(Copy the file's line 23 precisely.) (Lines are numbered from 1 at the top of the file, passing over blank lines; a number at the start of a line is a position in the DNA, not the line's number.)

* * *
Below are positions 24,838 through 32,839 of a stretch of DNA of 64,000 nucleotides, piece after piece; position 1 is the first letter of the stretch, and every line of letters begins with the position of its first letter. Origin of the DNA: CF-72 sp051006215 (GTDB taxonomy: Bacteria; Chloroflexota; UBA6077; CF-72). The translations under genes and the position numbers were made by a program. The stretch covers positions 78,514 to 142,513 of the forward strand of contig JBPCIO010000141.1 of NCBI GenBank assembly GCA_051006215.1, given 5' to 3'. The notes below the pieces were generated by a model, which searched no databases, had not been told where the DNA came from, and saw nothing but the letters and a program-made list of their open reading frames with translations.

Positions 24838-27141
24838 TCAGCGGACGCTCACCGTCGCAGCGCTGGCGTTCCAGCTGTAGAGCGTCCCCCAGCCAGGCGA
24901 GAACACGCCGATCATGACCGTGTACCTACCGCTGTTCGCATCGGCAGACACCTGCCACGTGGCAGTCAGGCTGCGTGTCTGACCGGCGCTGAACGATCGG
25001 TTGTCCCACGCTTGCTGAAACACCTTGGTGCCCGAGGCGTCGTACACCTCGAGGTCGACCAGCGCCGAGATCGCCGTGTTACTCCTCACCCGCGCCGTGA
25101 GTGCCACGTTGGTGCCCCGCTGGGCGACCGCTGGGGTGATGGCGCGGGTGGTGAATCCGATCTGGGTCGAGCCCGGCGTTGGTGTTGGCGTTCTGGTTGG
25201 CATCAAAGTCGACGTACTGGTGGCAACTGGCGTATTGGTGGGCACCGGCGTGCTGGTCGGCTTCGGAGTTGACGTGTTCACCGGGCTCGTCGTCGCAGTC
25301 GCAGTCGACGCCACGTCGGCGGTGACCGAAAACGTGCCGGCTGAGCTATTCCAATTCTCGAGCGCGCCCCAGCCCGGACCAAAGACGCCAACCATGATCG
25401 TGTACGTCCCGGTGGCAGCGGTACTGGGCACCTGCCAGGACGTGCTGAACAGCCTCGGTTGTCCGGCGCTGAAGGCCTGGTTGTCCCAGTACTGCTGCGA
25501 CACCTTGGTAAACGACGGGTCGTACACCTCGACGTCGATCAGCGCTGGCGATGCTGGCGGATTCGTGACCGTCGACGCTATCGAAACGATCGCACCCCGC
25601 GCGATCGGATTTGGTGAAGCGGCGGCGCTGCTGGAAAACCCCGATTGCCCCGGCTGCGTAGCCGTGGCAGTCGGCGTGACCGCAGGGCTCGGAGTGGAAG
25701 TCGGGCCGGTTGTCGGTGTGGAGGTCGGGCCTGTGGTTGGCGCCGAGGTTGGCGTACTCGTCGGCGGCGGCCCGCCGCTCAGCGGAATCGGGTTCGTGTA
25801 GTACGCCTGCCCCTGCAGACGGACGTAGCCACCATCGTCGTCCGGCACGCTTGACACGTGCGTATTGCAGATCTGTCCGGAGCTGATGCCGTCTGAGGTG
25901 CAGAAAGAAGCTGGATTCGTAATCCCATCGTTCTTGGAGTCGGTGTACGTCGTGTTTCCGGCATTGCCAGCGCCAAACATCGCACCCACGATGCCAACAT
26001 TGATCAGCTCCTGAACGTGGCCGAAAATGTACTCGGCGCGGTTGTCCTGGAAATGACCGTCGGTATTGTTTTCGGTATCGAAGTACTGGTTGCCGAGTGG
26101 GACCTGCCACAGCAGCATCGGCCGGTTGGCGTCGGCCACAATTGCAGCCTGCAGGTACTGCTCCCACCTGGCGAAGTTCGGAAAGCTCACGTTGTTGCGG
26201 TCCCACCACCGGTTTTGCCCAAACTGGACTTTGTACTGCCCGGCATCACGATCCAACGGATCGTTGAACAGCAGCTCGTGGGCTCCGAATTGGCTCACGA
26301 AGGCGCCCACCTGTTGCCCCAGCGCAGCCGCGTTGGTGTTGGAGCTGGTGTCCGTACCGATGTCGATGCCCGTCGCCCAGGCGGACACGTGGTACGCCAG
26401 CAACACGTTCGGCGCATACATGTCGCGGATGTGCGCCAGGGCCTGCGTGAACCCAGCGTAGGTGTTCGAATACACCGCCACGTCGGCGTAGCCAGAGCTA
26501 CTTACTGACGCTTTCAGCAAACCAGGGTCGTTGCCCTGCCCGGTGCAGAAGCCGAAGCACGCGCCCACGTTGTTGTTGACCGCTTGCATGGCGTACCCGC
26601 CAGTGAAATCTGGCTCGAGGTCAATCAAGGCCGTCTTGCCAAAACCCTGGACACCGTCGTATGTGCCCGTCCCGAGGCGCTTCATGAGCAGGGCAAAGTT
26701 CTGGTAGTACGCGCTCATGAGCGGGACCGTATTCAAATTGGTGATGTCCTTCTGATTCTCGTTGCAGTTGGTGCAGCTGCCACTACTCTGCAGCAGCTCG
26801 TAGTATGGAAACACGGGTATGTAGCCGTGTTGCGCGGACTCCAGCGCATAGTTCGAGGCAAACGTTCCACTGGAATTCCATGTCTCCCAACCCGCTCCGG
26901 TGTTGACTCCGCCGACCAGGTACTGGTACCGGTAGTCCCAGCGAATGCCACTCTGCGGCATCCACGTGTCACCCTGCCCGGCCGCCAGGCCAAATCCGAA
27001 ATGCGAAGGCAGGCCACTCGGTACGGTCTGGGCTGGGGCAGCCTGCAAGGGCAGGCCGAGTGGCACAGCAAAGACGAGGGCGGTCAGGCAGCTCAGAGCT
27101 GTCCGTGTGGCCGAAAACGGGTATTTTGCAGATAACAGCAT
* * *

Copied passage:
26801 TAGTATGGAAACACGGGTATGTAGCCGTGTTGCGCGGACTCCAGCGCATAGTTCGAGGCAAACGTTCCACTGGAATTCCATGTCTCCCAACCCGCTCCGG